10. Gentlemen - if we can get back to the original post, please..........! The point I attempted to make in my response is that any alloy rim will corrode if neglected. However, I think in the case of DC's bike I would be very disappointed to find that level of corrosion in just 5 years, particularly to a tubeless rim. (My understanding of these is that they should be particularly well-sealed against such deterioration, with the inflation valve the only weakness - or maybe I have that wrong.) I should point out that the Bulto/Akront tubed rim in my pic. had worn its tyre undisturbed since 30 years ago, (when I bought the bike as a non-runner) and possibly up to 34 years (when the tyre was new) - and of course has many more holes to allow the ingress of moisture than a tubeless ........
  11. Soap is by its very nature CAUSTIC. Oxford dictionary defines soap as "a cleaning agent that is a compound of fatty acid", etc. Proper tyre soap is NOT soap - more accurately tyre LUBE. I am quite familiar with corrosion to rims - here's what I found on removing the rear tyre from my Bultaco Alpina long-term project :-
  12. Ooh, sorry to hear that, Old man - now I feel your pain.......
  13. Tsk, tsk, Old man - far too touchy. You came here seeking advice - which was freely given. Everyone in this free world is entitled to his own opinion. No need to go off the deep end........ (This is from another old man with lots of Bultacos)
  14. Removing the cylinder base sleeve nuts can often prove a task in itself if a p.o. has used an ill-fitting key and rounded-off the internal hexagons - you have removed all the nuts, haven't you ? (Maybe, not obvious to someone unfamiliar with working on these engines......) Jarring the barrel with a hammer and piece of wood to the exhaust port, or similar usually then does the trick. Do not lever on the cooling fins or any joint face !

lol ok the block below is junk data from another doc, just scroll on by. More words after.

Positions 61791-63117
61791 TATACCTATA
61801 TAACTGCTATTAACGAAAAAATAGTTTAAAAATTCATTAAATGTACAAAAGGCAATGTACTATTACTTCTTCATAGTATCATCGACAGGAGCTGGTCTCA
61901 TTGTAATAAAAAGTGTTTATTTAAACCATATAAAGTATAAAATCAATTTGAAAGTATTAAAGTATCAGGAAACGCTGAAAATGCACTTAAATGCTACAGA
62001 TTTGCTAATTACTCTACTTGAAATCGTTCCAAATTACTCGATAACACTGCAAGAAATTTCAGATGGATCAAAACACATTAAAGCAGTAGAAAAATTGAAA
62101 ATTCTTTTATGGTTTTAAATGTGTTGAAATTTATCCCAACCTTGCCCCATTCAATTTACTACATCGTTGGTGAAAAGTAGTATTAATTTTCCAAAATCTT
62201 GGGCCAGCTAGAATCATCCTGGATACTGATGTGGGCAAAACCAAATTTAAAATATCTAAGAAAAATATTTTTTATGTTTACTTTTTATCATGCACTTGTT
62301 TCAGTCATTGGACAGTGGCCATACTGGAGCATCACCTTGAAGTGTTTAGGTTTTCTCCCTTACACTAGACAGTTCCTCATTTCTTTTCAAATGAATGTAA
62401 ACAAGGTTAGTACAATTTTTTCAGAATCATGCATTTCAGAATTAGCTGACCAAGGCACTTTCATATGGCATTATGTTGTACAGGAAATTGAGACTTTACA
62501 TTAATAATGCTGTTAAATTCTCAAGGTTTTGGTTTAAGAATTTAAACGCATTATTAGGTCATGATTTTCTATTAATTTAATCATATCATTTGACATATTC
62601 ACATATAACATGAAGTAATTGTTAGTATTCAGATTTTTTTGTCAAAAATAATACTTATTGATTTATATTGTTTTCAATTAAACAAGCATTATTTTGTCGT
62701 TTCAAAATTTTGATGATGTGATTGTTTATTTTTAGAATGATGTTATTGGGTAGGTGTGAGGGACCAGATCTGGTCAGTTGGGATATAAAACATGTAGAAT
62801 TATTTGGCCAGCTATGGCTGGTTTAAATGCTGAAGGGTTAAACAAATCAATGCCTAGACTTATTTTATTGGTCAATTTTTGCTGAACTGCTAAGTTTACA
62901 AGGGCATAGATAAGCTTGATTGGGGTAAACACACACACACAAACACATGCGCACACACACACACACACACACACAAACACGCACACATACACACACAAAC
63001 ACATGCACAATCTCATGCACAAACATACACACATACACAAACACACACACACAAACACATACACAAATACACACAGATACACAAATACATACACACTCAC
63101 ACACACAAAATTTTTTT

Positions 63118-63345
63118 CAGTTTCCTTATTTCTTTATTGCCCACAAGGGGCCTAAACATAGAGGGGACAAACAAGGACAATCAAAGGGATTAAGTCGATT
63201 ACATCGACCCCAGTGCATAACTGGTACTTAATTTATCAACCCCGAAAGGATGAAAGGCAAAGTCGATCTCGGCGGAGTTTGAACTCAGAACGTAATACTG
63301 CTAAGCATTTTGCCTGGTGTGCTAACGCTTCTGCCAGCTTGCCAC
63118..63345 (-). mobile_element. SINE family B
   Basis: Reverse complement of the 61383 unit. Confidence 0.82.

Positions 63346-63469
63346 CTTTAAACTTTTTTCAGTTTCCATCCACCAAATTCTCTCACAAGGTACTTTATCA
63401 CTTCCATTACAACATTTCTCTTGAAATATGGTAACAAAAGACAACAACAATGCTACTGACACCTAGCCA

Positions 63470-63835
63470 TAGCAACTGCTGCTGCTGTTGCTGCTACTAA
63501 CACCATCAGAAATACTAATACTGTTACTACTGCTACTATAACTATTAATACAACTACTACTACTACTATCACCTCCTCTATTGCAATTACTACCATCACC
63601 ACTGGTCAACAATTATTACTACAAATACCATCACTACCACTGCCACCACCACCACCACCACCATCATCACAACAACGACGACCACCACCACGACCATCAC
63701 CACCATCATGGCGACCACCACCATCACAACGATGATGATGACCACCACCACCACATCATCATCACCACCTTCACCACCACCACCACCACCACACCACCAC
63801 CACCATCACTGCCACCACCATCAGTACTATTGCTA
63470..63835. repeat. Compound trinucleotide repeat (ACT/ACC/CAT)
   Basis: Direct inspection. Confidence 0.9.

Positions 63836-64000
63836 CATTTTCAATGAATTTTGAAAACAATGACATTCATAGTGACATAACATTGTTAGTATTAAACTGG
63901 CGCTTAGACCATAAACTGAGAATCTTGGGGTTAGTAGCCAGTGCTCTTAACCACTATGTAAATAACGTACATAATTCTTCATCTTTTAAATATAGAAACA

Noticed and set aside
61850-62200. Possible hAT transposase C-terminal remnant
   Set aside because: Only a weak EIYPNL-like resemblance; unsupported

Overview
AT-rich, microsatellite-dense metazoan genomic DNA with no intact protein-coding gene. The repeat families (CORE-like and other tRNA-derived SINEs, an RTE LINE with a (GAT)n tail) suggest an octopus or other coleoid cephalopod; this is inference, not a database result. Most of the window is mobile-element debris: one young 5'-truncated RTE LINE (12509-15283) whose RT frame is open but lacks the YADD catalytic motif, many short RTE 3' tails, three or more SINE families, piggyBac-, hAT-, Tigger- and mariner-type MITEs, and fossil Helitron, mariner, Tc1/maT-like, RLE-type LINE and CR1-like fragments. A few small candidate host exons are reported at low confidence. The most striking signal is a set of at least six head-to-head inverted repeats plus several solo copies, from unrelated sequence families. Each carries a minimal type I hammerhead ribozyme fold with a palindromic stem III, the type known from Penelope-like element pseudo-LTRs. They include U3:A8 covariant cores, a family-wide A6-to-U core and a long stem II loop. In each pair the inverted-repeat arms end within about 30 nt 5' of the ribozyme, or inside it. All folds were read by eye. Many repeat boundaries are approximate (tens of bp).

15. My mod. 159 has it - I think it's a standard fitting for a longer seat. My mod. 85 and 92 both have a hole in the underside of the loop (lower side of the tube only) - any thoughts on that, anyone ? (The 85 also has a vertical hole through the centre of the loop but I suspect that's non-standard) Seems if the o.p. asked a silly question, there are plenty of people silly enough to answer it ..............!
  16. To remove spoke cover disc, first remove sprocket. (Apologies if you've already done this).
  17. If it's a Lobito 175, numbers will start M84, B84 .....??
  18. Factory parts manual lists steering lock for mod. 91 ser. no. 00727 onwards, and for mod. 92 ser. no. 02387 onwards. Presumably this denotes the start of the 2nd. series/Mk. 2 as these are also the change points for bottom yoke, etc. (Parts book makes no mention anywhere of Mk.1, Mk.2 referring simply to serial numbers) Homerlite tank/seat unit as offered by Mr. Miller in his 1973 catalogue :-
  19. If you are still using the circlip fixing top and bottom, you also need to pay attention to the i.d. of the eye bushes.....
  20. lorenzo

    Bultaco M80

    Do you really believe if the factory made a prototype they would make it heavier than standard ? No way - much more likely the extra lugs were added by a previous owner for sidecar use. The early frames are very heavy anyway owing to the quality of tubing used. I've heard this referred to as "gas pipe" and the like by knockers, but it was all that was available to the factory at the time.
  21. As others have already pointed out, it's a bitsa. I can see parts from several different models there.........don't let that put you off, as it doesn't make it any less rideable or enjoyable. However, if the serial no. stamped on the frame headstock is the same as the engine it's a re-stamp.......
  22. Without a picture, a crystal ball would probably be more use than keen eyes ! Post the engine and frame nos. and I'm quite sure someone on here will be able to help.
  23. Wilson - What distinguishes this early crank from later ones ? Would it be possible to use a later crank ? Is your engine no. 21M.....followed by earlier/later than serial no. 1079 ? (I have an engine broken with that serial no. - this one had snapped its crankpin.......)
  • Create New...